NFL 101

6 September 2013

Written by: Liam Quinn

American Football is one of the most complex sporting beasts.

Pancakes; blitzes; DVOA; YAC; nickel-spy’s; read options and names like Roethlisberger are abound. Truly, it seems a degree is required to understand the game – without taking into account the overtly perplexing nature of the sport to an uninitiated Australian audience.

Yet, the sport has seemingly never been more popular on our shores. Thousands around the country lay claim to some sort of NFL allegiances – predominantly recently successful franchises like New England or New York – however, the finer nuances of the game is still lost on many.

With such assertions in mind, we assembled a quick-strike – or dummies guide, if you will – of the sort of terms you’ll need to be familiar with to feint your way through any proper pigskin discussion.

Quarterback: You’ve probably heard Luke Darcy utter this about Sam Mitchell on Channel 7 at some stage this AFL season. However, unlike the nauseatingly poor usage the word endures in the AFL, it’s arguably the most important in today’s NFL. These are the money guys in the modern, passing league. If cornered into a discussion, just repeat Aaron Rodgers 12 times – can’t go wrong.

Read Option: Traditionally reserved for the confines of Columbus, Ann Arbor, Eugene or other collegiate football powerhouse locations, the read option is an offensive system designed to utilise a mobile quarterback. It breaks away from the traditional five-step dropback routine, allowing signal-callers to read the defence as it unfolds, deciding whether to pass or take off with the ball of their own. You’ll hear this word a lot during Washington and Carolina broadcasts.

Concussions: Oh wait, never mind. These don’t exist in the NFL… And, any player or pundit concerned at the long term impact they have on the health of players – contrary to mountains of evidence attesting to the devastating damage – needs to harden up. You know, be a man and all that. Oh, and ESPN’s Keith Olbermann kills it in the video below. A must watch:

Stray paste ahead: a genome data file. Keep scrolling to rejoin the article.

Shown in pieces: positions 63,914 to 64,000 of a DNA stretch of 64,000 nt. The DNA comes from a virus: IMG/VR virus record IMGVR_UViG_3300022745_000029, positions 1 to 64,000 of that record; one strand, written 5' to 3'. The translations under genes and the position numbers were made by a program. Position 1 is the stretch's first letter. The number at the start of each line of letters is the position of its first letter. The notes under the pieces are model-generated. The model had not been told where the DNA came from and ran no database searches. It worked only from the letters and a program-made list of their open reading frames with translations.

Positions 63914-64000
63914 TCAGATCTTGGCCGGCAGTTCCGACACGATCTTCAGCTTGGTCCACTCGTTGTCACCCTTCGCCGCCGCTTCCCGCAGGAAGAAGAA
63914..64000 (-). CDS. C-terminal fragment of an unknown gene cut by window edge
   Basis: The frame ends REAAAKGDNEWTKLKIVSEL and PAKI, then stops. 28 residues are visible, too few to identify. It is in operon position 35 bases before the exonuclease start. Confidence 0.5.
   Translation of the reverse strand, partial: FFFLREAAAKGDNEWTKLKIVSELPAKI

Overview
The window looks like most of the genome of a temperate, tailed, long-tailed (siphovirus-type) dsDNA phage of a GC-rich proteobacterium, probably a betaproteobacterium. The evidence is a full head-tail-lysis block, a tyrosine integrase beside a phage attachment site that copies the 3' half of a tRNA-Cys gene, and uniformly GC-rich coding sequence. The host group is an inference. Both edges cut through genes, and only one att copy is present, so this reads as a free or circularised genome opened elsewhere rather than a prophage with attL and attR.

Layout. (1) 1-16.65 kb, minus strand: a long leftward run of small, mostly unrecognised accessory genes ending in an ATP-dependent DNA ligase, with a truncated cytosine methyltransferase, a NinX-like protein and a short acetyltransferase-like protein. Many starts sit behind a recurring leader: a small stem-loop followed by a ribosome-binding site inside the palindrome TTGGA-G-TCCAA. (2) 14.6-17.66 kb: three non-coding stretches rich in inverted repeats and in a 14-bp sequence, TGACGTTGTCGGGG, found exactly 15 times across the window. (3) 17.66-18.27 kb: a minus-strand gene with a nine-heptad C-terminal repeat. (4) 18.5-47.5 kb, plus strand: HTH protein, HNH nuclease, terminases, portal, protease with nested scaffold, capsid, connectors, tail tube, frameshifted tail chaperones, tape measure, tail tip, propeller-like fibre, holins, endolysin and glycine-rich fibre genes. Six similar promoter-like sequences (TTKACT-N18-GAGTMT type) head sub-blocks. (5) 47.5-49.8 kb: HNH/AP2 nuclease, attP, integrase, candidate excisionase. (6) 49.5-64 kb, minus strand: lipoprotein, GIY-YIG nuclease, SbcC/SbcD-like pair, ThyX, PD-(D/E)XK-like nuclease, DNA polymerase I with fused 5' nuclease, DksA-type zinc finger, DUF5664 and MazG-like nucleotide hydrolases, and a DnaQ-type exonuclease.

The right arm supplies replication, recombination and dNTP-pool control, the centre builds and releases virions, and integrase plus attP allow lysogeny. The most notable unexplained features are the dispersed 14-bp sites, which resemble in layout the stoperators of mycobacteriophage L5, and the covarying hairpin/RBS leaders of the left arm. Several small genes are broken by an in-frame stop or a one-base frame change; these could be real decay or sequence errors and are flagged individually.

Blindside: We can thank Sandra Bullock for introducing this word to the wider community. The blindside refers to the quarterback’s non-throwing side; ie: the one he cannot see when in throwing position. Considering some of the league’s most destructive pass rushers specialise in blowing up the QB on blindside sacks, protecting that side is paramount. Just ask Jay Cutler.

Fantasy Football: So, you play Super Coach, huh. Presumably, that means you’re some sort of Fantasy Football god. Well, not quite. Fantasy Football in the NFL is an institution, the sort of competition that divides friendships, families and traditional allegiances. Last year, during a sojourn studying in the States, my roommate – a fanatical Detroit Lions fan – leapt off our ratty student accommodation sofa after Aaron Rodgers put the hated Green Bay Packers in front against the aforementioned Lions. Why? Purely because Roommate X had Rodgers as his fantasy QB.



Adrian Peterson: Reigning NFL MVP running back for the Minnesota Vikings. Came within yards of breaking the all-time single season rushing record, mere months after a complete rupture of his ACL and MCL. Most likely some sort of cyborg sent to Minneapolis from the future.



Tim Tebow: An average quarterback who had a pretty incredible run in 2011, leading his side to an astonishing playoff victory. However, his status as a religious icon to many, and fixture on seemingly all ESPN programming, means he remains one of the most discussed figures in the league. You’ll either love or hate him. Currently unemployed, yet garners more headlines than the gamut of offensive lineman named All-Pro this year.

Field Position: In many ways, American Football is the world’s largest game of chess. If you can consistently force your opponent to have to try and cover more ground in order to score, logic dictates they’ll score less. If you consistently give up a short-field, you’re the Detroit Lions. No one wants to be the Detroit Lions.

PEDs: Becoming more and more common in the NFL, yet incredibly, no one really seems to care all that much. Players cop some sort of suspension – usually between four to eight games – and then everyone goes about their day. When Denver Bronco stud Von Miller was given a six-game ban for the upcoming season, the discussion wasn’t over the use of PEDs, but rather how the Broncos would fare in his absence. Drastically different to the dialogue in other sports.

Harbaugh: Perpetually mispronounced by the majority of Australian part-time NFL aficionados, or news anchors forced to stammer through a 30-second spot on a Monday evening, Harbaugh is the surname shared by two of the better coaches in the league. John, coach of the Baltimore Ravens, is the reigning Super Bowl champion. Jim, coach of the San Francisco 49ers, came agonisingly close to winning the Super Bowl last season, but is still the reigning, undisputed “crazy coach” in the NFL.

Liam Quinn is a third-year Bachelor of Journalism student at La Trobe University, and the politics editor of upstart. You can follow him on Twitter: @Quinn_LP

(Photo: Twitter – Vikings)